In brief

  • The company's new ticker, META, will replace FB.
  • The firm rebranded in October after revealing long-term metaverse plans.

Social media giant Facebook made its metaverse intentions clear last fall by rebranding as Meta, and despite some harsh criticism and a tumbling stock price, the company is standing firm—and changing its stock ticker to match its ambitions.

Meta confirmed on Tuesday that it will change its Nasdaq ticker to META beginning June 9. The news broke via a filing with the Securities and Exchange Commission (SEC), which stated that the change will take place before the start of trading on that date.

Meta, which currently trades under FB, had planned to adopt MVRS as its new ticker on December 1, but that move was delayed. As CNBC notes, Roundhill Investments previously used META for its Roundhill Ball Metaverse ETF, but announced in January that it would change it to METV.

The metaverse refers to a future version of the internet that many in the tech world believe will be built on blockchain technology. It’s expected to be a more immersive experience in which people use avatars to socialize, shop, work, and play, potentially with the ability to use NFTs—including as avatars and for apparel—across a wide variety of online spaces.


Facebook shared its vision for the space in an extensive video presentation last October, in which co-founder and CEO Mark Zuckerberg explored a variety of shared spaces as a cartoonish version of himself. The demo featured online events (like concerts), games, and work scenarios, including the use of the firm’s Meta Quest 2 virtual reality headset.

While the presentation depicted an ambitious vision for a new stage of the company’s business, which is estimated to take several years to build, the pivot concerned some investors regarding the amount of resources required and whether users would actually use it.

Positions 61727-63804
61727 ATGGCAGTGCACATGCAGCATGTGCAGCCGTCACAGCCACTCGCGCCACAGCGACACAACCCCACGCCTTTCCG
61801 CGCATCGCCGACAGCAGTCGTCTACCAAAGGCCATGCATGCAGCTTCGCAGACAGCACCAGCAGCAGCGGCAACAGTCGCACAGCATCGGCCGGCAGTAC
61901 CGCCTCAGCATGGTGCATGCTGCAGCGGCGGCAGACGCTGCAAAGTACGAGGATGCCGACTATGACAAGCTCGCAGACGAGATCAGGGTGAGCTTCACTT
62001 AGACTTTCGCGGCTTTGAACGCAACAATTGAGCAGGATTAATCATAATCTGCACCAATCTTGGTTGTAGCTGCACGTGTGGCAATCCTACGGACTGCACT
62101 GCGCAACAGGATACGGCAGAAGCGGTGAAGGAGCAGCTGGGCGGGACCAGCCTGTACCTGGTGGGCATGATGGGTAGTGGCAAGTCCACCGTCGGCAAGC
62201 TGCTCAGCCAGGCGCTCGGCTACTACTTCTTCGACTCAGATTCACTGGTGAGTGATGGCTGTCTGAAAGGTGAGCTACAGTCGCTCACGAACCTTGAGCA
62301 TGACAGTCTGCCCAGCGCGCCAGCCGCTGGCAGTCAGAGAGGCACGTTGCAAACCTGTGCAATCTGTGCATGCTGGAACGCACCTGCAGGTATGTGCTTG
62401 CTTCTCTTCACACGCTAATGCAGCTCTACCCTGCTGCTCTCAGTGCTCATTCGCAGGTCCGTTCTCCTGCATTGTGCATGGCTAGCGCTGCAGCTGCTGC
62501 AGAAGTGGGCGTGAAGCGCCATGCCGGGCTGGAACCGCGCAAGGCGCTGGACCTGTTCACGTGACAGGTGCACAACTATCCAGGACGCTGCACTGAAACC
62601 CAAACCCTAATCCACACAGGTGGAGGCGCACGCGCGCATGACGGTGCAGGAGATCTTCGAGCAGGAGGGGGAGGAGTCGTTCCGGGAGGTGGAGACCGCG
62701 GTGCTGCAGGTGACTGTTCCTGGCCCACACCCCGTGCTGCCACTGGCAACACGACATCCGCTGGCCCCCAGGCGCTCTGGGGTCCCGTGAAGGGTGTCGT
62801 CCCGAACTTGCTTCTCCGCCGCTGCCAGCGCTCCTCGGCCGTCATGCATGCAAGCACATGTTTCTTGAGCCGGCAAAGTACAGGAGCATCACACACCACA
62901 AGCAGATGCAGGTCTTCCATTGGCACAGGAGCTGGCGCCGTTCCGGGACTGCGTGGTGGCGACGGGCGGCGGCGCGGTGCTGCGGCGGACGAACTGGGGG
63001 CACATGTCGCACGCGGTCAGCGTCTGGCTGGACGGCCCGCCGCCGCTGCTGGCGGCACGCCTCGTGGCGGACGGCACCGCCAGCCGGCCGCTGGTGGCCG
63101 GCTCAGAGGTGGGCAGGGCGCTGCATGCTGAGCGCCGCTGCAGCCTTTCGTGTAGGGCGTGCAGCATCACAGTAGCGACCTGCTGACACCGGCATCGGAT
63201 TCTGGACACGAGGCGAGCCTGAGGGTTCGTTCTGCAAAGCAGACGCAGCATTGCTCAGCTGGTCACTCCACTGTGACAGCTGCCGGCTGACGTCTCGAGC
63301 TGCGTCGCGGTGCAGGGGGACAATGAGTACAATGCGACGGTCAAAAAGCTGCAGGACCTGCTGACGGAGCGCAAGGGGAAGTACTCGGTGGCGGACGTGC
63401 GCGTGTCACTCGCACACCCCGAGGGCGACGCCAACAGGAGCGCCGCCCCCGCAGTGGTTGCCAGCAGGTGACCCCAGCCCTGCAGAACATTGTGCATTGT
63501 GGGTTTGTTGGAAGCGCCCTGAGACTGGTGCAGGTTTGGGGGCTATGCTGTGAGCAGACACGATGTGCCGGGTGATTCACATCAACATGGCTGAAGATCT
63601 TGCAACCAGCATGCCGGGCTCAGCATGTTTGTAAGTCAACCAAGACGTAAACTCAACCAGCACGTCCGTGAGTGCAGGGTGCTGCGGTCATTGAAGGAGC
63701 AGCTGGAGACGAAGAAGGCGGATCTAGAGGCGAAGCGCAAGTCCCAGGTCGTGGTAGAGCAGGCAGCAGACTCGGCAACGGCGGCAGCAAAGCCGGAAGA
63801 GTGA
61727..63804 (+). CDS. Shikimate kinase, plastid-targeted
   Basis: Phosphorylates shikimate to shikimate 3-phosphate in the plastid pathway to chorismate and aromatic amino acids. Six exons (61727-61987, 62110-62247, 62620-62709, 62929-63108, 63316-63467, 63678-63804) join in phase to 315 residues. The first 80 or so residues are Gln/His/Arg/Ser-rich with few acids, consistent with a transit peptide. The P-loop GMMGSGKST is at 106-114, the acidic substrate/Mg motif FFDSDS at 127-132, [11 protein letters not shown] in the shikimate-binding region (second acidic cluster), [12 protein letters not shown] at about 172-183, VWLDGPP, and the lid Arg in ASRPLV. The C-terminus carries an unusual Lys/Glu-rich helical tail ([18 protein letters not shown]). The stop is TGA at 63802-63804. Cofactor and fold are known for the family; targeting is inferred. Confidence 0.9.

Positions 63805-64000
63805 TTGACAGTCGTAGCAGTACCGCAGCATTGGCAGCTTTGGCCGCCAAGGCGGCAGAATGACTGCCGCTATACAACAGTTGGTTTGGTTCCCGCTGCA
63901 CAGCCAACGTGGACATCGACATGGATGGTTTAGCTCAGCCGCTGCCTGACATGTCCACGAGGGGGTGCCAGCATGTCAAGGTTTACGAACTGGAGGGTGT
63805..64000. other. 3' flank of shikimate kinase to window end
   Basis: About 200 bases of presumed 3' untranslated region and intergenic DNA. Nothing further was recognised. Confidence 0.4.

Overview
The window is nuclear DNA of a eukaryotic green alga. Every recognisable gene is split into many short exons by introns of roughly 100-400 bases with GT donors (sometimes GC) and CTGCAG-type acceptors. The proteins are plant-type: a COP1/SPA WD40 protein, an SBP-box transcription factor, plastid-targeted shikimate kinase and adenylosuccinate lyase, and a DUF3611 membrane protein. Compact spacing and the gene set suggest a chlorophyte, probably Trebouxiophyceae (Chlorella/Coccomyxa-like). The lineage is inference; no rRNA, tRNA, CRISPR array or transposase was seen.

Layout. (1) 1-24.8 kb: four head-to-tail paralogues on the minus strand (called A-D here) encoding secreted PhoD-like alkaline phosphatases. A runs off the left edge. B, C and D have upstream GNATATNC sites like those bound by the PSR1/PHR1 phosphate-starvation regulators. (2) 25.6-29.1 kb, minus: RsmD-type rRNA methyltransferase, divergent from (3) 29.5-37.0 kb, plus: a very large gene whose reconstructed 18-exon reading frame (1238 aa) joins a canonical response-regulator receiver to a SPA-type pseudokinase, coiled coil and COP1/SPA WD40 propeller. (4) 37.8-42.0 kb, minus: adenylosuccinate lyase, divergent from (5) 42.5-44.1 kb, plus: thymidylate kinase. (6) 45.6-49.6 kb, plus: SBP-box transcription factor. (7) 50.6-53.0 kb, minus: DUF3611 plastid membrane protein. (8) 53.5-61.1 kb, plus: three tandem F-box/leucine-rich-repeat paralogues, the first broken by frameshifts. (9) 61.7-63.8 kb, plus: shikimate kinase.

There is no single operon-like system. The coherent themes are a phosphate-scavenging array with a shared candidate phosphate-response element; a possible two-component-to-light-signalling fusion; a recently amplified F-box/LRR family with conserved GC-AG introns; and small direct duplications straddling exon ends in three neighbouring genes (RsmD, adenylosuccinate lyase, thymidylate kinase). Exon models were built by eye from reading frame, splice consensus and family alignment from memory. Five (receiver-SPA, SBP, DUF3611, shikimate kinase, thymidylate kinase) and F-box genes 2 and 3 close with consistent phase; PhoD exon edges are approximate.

Meta’s stock price has fallen significantly in the months since, particularly following a Q4 2021 earnings miss in February. FB is currently trading for just over $192 a share as of this writing, down from nearly $317 on the day that it changed its name to Meta. That said, many tech stocks have struggled lately, as has the cryptocurrency market.

Meta has yet to state whether it plans on using blockchain technology for its metaverse aims, along with cryptocurrency and interoperable NFT assets. The firm’s Instagram photo-sharing app recently added NFT support, however, and Facebook will gain the functionality soon.


Some crypto builders who have been working on metaverse applications and assets for years have warned of Facebook’s potential interest in a closed metaverse, or a “walled garden.” Yat Siu, co-founder and executive chairman of metaverse investor Animoca Brands, labeled Facebook and Chinese tech giant Tencent as “threats” to an open, interoperable metaverse.

In a recent podcast interview with entrepreneur Tom Bilyeu, Zuckerberg suggested that he’s open to the idea of Facebook’s metaverse using NFT assets that aren’t locked to the platform.

“I think in a lot of experiences, especially social ones where people are getting together and want to express something about themselves, you're going to want these things to transfer,” said Zuckerberg.

“I would imagine that if we make this pretty easy for it to be interoperable, then there's going to be a lot of developers [who] will choose for that to be the case, even if not everyone does,” he continued. “So I think that’s going to be pretty powerful.”

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